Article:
As for the Danish paper, the WSJ, in an article sent to me by a reader, describes it as "center-right." The editor who published cartoons apparently didn't know about the taboo on depiction, and has consulted with Islamic experts in the aftermath of the controversy while his wife brushes up on the Koran. The delegation that went to parties in the Arab world included images that weren't published with the original ones, one of which was the depiction of Mohammed as a pig, in what looks like a deliberate act of disinformation to discredit the Danes.

Section 77 of the Danish Constitution says: "Any person shall be entitled to publish his thoughts in printing, in writing, and in speech, provided that he may be held answerable in a court of justice. Censorship and other preventive measures shall never again be introduced."

84.

Steve Klotz

February 9, 2006, 9:30 AM

I'm confused as to why "racism" even enters into this. Even if the cartoons are "anti-Islamic," that doesn't make them "racist," and more than an anti-Catholic cartoon is "racist," or an anti-cripple cartoon is "racist," or anti-old fart cartoon is "racist." (An anti-Black cartoon -- now that's "racist!" ) This isn't about "race" at all. Religion isn't race. Reading this conflation over and over again is like listening to President Monkey Boy conflating anti-terrorism with his war in Iraq. It just confuses the issue, and backhandedly insults the opposite position.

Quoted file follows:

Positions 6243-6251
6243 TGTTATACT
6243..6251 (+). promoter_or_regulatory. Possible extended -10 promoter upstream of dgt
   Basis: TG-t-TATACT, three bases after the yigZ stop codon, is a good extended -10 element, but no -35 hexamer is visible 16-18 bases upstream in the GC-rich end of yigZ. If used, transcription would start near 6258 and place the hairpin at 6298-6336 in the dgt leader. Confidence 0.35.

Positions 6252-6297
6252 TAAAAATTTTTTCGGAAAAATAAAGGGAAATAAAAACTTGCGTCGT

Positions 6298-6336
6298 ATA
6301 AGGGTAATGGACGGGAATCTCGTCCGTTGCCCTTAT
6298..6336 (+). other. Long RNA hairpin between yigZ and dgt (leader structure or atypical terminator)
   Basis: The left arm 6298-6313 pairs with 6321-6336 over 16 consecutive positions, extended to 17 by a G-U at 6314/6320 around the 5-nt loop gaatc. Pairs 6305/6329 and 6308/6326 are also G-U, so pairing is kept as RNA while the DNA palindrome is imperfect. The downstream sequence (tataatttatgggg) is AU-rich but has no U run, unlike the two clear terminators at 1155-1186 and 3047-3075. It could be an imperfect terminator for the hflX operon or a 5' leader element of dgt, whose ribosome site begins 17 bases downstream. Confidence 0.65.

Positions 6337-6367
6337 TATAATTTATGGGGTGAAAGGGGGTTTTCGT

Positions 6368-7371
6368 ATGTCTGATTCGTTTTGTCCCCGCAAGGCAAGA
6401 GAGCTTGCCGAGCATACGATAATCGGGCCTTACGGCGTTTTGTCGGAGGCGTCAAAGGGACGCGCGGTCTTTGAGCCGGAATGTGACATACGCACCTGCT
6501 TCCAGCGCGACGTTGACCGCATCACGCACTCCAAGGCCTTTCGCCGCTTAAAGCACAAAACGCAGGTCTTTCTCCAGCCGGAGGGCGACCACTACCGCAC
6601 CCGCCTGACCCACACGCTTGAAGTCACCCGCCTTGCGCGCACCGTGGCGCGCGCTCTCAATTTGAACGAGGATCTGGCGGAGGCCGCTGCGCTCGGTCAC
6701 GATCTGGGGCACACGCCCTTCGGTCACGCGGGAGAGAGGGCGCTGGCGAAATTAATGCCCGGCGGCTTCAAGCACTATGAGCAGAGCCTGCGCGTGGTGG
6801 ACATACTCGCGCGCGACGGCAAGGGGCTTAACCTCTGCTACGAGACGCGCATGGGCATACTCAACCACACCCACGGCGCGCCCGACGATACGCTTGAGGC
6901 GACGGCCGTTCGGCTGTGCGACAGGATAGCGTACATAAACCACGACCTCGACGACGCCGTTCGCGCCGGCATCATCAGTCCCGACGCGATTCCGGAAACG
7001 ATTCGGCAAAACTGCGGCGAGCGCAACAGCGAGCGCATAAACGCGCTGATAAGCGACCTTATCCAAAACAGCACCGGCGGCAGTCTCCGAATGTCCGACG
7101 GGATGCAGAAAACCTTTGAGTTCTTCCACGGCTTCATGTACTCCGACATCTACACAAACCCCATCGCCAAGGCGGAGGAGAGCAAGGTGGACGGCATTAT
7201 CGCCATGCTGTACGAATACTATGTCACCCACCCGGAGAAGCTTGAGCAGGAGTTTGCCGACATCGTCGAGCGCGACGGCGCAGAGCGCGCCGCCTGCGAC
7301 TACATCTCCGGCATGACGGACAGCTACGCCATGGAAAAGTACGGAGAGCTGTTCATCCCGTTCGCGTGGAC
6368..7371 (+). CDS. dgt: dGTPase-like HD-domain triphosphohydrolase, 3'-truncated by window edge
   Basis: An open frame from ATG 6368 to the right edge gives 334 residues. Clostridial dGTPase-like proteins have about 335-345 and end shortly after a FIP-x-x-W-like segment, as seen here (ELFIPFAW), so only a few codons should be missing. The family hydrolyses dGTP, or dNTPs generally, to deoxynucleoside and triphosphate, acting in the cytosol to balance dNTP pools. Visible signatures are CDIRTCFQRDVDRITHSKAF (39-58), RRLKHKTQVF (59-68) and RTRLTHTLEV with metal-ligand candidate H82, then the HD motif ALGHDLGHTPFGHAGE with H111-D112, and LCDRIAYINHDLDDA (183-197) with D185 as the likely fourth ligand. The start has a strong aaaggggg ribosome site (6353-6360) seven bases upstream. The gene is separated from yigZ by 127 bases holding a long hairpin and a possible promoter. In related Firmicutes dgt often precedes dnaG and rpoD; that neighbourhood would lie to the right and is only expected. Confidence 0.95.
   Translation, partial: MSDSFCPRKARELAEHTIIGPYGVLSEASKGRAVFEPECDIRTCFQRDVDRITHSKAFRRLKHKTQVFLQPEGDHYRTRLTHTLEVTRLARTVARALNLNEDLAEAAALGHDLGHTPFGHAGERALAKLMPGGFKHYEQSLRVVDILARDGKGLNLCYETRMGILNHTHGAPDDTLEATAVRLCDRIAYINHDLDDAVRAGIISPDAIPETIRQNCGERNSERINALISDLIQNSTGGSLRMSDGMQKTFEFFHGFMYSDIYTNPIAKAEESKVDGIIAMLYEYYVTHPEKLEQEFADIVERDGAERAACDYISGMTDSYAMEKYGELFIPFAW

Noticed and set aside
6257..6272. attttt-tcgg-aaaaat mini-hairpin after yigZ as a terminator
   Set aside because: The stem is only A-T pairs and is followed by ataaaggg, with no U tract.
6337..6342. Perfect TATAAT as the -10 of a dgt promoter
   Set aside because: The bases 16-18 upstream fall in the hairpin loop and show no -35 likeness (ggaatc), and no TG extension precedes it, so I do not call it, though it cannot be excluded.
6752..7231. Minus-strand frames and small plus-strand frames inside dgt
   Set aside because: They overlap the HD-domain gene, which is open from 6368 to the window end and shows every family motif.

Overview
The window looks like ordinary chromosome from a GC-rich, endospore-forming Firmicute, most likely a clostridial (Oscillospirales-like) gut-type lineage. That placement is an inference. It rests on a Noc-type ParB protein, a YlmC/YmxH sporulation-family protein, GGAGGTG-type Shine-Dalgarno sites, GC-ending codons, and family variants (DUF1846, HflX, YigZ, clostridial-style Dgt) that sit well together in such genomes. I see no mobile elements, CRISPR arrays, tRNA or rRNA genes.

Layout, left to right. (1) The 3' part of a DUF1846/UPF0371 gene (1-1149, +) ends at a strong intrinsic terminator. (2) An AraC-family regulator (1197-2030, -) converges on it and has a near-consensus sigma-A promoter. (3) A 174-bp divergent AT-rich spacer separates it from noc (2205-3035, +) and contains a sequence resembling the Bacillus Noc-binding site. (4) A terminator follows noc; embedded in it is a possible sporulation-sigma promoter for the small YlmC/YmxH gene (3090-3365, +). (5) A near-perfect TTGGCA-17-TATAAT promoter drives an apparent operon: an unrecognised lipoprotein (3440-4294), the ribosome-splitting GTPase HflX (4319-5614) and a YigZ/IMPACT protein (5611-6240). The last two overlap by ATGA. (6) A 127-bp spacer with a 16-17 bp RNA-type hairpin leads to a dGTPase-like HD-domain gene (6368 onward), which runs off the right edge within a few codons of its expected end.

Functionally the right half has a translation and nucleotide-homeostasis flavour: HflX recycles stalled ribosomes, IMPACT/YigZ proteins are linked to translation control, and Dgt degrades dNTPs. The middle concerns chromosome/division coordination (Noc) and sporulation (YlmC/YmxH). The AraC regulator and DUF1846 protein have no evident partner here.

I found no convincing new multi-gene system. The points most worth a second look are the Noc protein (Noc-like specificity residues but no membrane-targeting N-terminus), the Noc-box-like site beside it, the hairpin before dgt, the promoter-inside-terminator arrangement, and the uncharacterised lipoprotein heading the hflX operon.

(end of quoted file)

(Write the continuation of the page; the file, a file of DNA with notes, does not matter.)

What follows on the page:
Except for Mr Muslim Motor-Mouth up there, most respondents here grasp that the real question isn't about the right to express, but the wisdom and appropriateness of doing so. Some of us say it's unwise because it feeds a growing anti-Islamic sentiment sweeping through Europe and elsewhere. Others say that's insufficient, and in fact, it's never a sufficient reason to repress free expression. Muslims (and others) may muzzle their own, but others strenuously object to imposing that value on others.

We're charting progress when the outrageous, provocative, audacious, and offensive is aired out and flaunted like Madonna's armpits. Even if the reasons for publishing the cartoons include (a) to incite mobs, (b) mock a religious practice, or (c) sell newspapers, it's worth it. People reveal themselves -- sometimes poorly -- and light is cast. Didn't Mohammed say "Let there be light?" Or was that Charlton Heston?